Date of Award
Doctor of Philosophy (PhD)
Graduate School of Computer and Information Sciences
James D. Cannady
Forrest et al. (1994; 1997) proposed a negative selection algorithm, also termed the exhaustive detector generating algorithm, for various anomaly detection problems. The negative selection algorithm was inspired by the thymic negative selection process that is intrinsic to natural immune systems, consisting of screening and deleting self-reactive T-cells, i.e., those T-cells that recognize self-cells.
The negative selection algorithm takes considerable time (exponential to the size of the self-data) and produces redundant detectors. This time/size limitation motivated the development of different approaches to generate the set of candidate detectors.
A reasonable way to find suitable parameter settings is to let an evolutionary algorithm determine the settings itself by using self-adaptive techniques. The objective of the research presented in this dissertation was to analyze, explain, and demonstrate that a novel evolutionary negative selection algorithm for anomaly detection (in non-stationary environments) can generate competent non redundant detectors with better computational time performance than the NSMutation algorithm when the mutation step size of the detectors is self-adapted.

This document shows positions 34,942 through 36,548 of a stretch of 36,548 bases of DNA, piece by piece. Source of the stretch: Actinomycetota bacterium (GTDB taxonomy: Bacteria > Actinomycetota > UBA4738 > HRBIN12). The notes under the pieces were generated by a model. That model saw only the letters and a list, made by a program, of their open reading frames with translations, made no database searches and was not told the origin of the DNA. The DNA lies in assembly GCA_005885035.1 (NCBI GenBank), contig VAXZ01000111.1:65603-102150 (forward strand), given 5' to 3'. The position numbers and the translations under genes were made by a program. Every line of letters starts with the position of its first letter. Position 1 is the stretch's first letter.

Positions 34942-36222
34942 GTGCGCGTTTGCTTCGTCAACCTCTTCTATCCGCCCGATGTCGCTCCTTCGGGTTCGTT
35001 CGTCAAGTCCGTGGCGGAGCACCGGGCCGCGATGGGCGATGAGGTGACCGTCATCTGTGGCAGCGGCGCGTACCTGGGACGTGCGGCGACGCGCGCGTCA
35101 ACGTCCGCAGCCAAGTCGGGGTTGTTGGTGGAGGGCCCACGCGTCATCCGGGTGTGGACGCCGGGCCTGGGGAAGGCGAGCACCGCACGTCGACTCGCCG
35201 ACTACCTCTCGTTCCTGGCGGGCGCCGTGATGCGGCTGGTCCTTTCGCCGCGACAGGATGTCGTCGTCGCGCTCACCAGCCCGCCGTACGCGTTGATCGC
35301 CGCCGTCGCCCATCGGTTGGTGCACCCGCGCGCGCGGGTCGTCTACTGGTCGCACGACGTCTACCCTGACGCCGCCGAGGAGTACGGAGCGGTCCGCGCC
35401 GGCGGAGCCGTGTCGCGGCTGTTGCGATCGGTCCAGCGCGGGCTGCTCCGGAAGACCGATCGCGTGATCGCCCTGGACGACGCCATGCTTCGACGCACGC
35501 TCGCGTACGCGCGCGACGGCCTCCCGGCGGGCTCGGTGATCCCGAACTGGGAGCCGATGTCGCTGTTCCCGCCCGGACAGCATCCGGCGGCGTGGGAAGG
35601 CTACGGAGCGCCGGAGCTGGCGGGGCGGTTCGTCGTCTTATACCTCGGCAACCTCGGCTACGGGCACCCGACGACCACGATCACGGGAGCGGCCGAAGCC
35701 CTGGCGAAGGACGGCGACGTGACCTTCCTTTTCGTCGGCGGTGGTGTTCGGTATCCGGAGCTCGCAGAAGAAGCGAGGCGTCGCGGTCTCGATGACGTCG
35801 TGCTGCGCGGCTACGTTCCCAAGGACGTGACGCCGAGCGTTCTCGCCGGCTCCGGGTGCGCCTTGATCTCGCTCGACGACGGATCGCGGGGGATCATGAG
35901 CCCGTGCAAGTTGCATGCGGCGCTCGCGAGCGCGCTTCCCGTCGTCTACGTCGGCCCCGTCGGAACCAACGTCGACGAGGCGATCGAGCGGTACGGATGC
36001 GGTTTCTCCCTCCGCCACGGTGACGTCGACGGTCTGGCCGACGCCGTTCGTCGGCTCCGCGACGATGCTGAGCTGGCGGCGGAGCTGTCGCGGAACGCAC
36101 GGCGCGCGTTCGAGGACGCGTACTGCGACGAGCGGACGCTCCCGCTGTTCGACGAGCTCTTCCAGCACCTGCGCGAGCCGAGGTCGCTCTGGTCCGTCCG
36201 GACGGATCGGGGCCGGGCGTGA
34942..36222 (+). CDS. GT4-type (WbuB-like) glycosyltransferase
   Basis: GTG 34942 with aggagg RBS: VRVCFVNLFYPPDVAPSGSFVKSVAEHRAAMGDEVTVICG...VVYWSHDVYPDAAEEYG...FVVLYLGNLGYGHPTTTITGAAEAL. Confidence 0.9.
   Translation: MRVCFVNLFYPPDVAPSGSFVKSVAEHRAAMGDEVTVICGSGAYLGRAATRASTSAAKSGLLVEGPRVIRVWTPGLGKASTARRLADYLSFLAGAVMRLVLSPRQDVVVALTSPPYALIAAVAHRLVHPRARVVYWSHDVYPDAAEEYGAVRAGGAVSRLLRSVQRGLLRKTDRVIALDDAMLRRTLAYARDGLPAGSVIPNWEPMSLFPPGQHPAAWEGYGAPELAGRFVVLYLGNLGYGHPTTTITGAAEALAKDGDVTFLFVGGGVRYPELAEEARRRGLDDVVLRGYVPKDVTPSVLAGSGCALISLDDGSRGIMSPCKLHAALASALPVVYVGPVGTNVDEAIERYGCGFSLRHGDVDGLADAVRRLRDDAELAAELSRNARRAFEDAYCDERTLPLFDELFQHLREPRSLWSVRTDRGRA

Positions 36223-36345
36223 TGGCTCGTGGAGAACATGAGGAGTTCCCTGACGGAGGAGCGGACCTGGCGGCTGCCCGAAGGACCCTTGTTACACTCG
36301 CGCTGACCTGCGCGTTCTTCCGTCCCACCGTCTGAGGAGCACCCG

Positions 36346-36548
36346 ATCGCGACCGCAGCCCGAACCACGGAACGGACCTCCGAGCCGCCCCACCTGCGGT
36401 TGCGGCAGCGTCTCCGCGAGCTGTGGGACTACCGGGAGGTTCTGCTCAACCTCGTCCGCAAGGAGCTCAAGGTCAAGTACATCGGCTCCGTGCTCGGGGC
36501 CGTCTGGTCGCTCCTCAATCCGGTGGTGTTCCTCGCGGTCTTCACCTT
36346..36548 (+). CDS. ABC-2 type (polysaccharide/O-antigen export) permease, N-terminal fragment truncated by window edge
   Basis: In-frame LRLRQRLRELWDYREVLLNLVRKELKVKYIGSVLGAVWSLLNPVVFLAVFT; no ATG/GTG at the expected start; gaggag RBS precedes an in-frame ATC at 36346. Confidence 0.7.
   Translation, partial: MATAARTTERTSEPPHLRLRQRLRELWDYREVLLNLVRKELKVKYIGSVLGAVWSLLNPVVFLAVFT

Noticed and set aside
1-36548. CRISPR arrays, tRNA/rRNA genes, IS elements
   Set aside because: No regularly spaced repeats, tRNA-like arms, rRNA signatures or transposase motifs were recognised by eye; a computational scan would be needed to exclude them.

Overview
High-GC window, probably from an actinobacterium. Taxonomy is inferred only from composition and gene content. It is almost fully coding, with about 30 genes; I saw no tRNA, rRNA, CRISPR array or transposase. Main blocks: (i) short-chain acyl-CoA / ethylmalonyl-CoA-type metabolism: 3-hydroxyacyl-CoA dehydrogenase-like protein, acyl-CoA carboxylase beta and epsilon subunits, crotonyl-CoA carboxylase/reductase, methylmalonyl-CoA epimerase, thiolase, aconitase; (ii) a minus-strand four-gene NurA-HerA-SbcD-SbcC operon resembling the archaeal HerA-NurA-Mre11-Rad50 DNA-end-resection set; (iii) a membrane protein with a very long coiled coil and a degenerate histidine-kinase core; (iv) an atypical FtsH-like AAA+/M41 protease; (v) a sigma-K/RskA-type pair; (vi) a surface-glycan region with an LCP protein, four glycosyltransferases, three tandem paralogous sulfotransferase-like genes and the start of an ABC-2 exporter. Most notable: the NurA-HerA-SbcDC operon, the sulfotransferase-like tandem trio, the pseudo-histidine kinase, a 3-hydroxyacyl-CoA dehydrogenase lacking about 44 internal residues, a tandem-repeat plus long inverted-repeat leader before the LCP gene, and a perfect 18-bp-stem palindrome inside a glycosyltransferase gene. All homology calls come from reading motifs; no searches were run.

Luis J. Gonzalez. 2005. A Self-Adaptive Evolutionary Negative Selection Approach for Anomaly Detection. Doctoral dissertation. Nova Southeastern University. Retrieved from NSUWorks, Graduate School of Computer and Information Sciences. (689)